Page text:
With another year of surprising Grammy awards handed out last Sunday, the debate about the value of a Grammy award has once again come to the fore of pop culture.
Certainly the value of the music industry’s biggest is seeing an uptick in value compared to the value of an Oscar, which plummeted once the Academy gave an assaulter and now-former member a Best Actor statue. But there are plenty of musicians who will tell you that the Grammy statue is just a hunk of junk that has no real practical purpose.
For all those sourpusses, I propose a counter-argument courtesy of Red Hot Chili Peppers bassist and professional shirtless man Michael Peter Blazary, better known as Flea. Although he admitted to Los Angeles radio station KROQ that he’s “not really an awards guy”, Flea was still able to see his Grammy get put to good use thanks to his young daughter.
“Grammys are awesome, but after we won our first Grammy, like three years later, my mom said, ‘Michael, where’s your Grammy?’, and I was like, ‘I don’t know, mom, I put it somewhere,’” Flea recalls about the first award he won, which was in Best Hard Rock Performance for the Chili Peppers’ ‘Give It Away’.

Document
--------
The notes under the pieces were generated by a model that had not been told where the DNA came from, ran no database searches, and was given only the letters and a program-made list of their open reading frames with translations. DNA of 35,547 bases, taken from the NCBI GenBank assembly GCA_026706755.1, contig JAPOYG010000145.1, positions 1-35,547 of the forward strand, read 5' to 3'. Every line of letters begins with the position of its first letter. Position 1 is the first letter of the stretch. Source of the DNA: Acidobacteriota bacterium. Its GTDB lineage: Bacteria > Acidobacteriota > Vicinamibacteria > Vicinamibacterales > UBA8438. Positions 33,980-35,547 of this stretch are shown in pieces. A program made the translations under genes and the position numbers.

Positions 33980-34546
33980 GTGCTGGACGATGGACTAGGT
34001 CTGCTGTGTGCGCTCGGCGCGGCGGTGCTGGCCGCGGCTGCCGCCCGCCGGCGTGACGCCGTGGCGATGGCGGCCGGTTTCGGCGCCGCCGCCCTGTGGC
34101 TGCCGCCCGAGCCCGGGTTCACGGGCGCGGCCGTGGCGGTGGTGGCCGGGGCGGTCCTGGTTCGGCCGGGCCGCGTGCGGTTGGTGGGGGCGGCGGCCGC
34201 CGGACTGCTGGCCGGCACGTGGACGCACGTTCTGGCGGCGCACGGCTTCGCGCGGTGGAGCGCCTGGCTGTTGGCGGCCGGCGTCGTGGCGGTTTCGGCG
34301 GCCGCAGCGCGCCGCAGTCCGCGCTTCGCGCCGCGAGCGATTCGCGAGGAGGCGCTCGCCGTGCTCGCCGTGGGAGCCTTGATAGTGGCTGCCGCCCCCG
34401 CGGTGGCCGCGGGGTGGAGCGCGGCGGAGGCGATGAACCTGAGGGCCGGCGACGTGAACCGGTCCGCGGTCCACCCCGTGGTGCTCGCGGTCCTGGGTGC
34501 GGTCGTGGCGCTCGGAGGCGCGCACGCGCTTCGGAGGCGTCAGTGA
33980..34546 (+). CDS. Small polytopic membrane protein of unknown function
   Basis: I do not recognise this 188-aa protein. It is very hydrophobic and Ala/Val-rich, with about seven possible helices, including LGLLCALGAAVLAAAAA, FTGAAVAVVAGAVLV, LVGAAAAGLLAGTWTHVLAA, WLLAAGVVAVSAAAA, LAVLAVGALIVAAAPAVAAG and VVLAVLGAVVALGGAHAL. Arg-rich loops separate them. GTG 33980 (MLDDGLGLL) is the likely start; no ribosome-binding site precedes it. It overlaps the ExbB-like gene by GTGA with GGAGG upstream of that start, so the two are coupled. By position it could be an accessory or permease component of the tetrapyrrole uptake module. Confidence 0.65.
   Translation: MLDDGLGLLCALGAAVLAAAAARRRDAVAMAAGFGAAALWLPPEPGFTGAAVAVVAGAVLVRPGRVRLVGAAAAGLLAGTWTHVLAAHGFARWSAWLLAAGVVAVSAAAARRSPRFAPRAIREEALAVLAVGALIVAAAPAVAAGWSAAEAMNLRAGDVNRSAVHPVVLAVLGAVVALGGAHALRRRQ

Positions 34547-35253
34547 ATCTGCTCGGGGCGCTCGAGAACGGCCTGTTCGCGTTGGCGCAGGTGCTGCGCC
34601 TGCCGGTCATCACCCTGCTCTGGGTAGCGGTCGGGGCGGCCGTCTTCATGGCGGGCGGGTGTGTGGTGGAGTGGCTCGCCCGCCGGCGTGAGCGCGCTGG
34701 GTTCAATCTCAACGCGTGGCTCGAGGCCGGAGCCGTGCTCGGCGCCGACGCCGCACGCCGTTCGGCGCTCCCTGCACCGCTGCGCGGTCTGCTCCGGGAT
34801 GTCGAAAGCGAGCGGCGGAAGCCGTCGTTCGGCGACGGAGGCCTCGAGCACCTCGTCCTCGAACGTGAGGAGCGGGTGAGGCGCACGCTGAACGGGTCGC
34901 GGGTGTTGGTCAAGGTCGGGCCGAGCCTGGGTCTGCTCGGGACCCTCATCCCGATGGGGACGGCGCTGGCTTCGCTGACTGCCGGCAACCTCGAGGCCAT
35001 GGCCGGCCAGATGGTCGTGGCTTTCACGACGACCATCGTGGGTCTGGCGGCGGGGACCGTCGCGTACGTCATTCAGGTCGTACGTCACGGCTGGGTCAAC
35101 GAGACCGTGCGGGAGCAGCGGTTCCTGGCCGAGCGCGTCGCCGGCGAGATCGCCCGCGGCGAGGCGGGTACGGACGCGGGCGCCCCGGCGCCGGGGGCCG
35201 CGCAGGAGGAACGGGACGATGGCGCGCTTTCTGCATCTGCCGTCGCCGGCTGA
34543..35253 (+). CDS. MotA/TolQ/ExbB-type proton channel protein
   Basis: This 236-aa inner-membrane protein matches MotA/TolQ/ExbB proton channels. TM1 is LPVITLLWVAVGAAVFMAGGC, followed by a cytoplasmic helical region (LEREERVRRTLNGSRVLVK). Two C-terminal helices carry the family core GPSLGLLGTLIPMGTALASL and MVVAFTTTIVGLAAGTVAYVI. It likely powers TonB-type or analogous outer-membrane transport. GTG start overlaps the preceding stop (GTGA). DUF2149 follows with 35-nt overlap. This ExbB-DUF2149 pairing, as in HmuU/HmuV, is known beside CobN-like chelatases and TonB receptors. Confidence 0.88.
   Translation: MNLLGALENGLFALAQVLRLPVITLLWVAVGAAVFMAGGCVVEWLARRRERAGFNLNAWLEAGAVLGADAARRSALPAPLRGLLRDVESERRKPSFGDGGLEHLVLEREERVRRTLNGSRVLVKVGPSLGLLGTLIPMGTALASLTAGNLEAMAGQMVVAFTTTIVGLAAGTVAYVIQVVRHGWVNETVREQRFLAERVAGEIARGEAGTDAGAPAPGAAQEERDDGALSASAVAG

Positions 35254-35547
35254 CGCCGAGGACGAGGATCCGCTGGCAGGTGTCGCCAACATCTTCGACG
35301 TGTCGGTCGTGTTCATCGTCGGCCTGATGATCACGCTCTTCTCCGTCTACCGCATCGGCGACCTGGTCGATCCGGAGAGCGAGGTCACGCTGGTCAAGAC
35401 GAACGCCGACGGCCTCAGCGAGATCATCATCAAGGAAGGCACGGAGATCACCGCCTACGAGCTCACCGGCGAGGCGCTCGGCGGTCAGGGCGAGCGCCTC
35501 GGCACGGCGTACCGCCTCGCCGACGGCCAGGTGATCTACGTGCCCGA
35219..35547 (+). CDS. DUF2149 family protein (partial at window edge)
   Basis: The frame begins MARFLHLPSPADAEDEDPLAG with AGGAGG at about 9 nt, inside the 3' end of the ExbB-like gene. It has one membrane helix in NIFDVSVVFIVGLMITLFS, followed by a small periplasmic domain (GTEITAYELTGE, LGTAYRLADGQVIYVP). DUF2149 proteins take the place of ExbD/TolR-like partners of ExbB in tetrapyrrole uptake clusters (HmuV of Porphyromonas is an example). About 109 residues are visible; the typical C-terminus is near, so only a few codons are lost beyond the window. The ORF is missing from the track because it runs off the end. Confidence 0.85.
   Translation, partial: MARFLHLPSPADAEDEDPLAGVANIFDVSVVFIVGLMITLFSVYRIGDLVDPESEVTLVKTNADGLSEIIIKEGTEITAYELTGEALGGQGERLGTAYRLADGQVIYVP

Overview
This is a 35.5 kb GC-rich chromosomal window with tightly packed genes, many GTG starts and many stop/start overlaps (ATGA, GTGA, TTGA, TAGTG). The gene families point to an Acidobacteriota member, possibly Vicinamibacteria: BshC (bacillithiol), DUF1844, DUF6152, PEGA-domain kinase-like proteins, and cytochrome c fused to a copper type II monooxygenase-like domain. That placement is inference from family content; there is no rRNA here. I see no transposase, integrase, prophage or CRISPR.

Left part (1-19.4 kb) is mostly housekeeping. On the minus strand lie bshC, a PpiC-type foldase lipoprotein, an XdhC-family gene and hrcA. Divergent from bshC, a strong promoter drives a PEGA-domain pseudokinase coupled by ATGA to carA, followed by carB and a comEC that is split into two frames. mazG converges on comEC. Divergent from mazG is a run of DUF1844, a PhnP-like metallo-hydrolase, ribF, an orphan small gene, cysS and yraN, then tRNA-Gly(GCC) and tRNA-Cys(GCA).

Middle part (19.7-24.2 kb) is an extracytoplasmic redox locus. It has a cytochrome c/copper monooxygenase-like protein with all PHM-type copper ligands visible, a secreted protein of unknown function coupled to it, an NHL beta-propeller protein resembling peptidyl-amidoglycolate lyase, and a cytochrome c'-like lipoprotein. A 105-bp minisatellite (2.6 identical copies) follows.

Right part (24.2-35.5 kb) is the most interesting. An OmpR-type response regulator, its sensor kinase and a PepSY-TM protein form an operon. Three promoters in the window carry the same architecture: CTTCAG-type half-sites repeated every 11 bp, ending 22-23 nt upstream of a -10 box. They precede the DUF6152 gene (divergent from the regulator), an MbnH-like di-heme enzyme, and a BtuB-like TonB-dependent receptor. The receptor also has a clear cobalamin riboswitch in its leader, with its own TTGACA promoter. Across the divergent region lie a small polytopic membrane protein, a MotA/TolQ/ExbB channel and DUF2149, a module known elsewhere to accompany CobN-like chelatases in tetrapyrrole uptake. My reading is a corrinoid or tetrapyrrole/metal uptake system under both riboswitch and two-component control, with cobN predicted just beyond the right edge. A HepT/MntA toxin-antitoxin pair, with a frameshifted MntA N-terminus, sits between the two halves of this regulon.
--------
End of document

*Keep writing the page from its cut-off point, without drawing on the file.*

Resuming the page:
“Months after that, my gardener came out of the backyard, in the garden, and you know how the Grammy looks like an old record player with the horn on it?” Flea continues. “My daughter had unscrewed it and was using it as a shovel for the garden. It had been out there in the dirt for the whole winter. It had been out in the dirt for the whole winter and stuff.”
If they were so inclined, Flea’s children could stock up on a few more ad-hoc shovels thanks to the five other Grammy Awards that the Red Hot Chili Peppers have won in the time since ‘Give It Away’ gave them their first piece of hardware in 1993.